The story is a familiar one: Brother against brother, the emerging hero in an inescapable entaglement with the emerging villain, there is dragon-battle, ritual death and dismemberment, talismans, companions, and a threshold guardian who turns out to be something more. The story is set in Australia; with lots of Aussies lending their talents like Sam Neill and Ryan Kwanten, the authentic accents and beautiful imagery add to the magical realism portrayed in this 90-minute masterpiece.
Good triumphs over evil, of course, after a heated battle. And the Guardians get to safely and peacefully live in the Tree once again, protecting the sick, doing good and fighting for what is right. Like Adams' Watership Down, O'Brien's Mrs. Frisby and the Rats of NIMH, or Jacques' Redwall, Legend of the Guardians portrays an animal society where evil lurks, grows and is ultimately defeated, but only after the reluctant hero crosses the threshold into the wider world.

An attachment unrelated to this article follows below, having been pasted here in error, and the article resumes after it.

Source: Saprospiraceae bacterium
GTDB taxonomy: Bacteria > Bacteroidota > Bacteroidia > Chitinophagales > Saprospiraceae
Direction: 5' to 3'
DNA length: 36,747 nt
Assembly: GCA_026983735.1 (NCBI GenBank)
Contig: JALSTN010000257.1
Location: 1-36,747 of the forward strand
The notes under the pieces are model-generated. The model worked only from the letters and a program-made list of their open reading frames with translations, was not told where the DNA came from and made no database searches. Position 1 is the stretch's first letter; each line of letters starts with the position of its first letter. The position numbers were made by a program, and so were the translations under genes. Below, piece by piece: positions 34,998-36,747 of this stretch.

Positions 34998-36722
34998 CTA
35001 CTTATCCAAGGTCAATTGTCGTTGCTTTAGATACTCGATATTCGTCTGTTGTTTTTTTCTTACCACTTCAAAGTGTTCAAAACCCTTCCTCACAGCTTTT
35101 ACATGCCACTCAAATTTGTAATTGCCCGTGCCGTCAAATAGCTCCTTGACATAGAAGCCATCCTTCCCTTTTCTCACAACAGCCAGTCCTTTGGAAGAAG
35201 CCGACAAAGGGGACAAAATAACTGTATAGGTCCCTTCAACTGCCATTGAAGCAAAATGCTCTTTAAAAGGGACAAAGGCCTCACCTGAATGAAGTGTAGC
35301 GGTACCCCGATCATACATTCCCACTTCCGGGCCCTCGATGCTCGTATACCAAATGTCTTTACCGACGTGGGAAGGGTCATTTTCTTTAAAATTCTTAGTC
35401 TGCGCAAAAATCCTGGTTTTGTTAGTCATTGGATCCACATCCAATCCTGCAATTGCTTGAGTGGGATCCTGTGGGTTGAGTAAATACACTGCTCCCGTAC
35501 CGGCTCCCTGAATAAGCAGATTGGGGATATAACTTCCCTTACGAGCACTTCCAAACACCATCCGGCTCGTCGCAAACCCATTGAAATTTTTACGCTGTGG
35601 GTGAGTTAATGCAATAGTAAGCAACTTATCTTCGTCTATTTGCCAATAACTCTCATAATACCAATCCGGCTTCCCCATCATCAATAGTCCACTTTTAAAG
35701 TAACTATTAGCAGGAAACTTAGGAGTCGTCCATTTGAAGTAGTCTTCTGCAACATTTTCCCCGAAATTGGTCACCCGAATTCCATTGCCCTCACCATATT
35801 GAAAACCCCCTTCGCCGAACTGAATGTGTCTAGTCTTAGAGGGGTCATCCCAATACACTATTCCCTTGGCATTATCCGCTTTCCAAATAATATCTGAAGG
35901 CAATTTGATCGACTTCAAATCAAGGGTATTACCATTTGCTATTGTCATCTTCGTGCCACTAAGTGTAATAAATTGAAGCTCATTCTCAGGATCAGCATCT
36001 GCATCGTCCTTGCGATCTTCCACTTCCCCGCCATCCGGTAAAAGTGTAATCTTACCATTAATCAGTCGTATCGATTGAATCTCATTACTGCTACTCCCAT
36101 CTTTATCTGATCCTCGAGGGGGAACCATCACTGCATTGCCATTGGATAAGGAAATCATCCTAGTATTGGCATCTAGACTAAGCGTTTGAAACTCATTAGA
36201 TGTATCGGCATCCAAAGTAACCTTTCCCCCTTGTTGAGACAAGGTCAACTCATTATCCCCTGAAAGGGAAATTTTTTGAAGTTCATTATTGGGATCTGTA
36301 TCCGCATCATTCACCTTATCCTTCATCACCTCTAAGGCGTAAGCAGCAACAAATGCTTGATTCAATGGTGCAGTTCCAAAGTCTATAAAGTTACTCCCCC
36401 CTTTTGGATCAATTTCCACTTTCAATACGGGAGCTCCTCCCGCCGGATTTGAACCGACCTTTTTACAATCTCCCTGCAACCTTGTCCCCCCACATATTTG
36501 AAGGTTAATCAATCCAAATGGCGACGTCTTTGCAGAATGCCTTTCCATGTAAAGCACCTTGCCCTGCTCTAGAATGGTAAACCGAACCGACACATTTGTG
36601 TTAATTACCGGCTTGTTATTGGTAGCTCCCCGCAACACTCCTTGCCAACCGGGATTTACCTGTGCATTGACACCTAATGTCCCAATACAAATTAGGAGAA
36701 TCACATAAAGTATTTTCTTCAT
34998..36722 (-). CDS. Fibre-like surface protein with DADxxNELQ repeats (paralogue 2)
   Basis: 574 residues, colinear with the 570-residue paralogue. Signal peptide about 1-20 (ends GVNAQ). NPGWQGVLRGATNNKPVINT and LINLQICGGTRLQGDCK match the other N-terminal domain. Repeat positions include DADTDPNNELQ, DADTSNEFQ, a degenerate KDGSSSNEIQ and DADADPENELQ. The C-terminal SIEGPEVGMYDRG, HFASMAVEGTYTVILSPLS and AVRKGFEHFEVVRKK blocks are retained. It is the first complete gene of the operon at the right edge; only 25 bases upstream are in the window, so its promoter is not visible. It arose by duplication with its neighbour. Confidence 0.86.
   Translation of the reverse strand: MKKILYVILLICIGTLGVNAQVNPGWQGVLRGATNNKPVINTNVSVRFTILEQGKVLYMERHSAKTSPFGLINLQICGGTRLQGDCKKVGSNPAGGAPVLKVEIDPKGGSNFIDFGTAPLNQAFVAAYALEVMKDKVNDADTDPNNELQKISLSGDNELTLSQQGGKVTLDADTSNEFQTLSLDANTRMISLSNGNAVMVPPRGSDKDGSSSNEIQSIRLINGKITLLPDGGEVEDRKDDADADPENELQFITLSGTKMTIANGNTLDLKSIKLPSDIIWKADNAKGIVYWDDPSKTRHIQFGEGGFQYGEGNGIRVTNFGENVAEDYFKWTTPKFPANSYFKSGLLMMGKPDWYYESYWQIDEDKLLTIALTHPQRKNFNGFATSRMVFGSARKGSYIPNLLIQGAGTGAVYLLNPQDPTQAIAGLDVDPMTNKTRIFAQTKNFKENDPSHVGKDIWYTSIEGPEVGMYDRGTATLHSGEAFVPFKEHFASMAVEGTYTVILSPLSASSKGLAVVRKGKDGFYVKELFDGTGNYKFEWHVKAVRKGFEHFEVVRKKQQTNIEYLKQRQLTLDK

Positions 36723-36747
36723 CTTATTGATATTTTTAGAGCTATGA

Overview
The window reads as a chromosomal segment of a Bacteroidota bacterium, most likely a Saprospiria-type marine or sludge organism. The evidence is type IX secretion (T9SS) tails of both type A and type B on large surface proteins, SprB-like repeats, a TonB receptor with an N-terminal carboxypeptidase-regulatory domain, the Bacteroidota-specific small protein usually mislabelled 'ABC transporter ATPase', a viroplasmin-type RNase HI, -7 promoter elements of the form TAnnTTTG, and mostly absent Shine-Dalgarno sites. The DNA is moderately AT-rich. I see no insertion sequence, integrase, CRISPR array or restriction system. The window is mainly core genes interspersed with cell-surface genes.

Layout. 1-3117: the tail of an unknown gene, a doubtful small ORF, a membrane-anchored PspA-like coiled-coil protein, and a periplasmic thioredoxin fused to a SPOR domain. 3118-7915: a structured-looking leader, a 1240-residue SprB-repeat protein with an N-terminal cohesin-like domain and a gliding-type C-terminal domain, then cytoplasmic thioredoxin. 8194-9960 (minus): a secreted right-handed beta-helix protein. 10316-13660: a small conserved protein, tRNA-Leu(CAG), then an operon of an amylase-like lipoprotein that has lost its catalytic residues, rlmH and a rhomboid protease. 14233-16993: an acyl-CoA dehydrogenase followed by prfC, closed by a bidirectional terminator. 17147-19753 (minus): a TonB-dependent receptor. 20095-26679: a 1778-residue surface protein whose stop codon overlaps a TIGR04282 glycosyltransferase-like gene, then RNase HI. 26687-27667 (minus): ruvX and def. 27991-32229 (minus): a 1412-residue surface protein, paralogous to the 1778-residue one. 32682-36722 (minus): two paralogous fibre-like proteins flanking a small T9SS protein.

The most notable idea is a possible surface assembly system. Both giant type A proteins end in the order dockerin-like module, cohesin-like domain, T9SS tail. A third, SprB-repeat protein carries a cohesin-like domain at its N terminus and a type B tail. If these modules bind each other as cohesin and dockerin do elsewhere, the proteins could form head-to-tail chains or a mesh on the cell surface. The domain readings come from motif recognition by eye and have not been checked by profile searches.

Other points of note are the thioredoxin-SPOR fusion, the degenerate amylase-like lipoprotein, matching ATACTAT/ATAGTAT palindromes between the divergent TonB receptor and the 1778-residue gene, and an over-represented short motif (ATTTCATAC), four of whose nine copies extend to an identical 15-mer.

I particularly liked how Lasky and Snyder make a point of showing their young audience that, sometimes, in order to do what is right, you have to fight hard battles that leave you scarred, changed, but the world will be better for it. And, the scars are easier to live with than tyrannical evil. Sound familiar? I wish it were more so...and not just in the movies.
On the Housel-scale, Legend of the Guardians: The Owls of Ga'Hoole is a 10/10. It's PG because very young minds may be affected by the battle-violence toward the end of the film, but the film has been in theatres in the States for a month now and has grossed well over $40,000,000 for a reason. See it. The story sends the "right" kind of message to people of all ages through a beautifully animated film that effortlessly glides the audience to the fantasy world Lasky created in her original novels.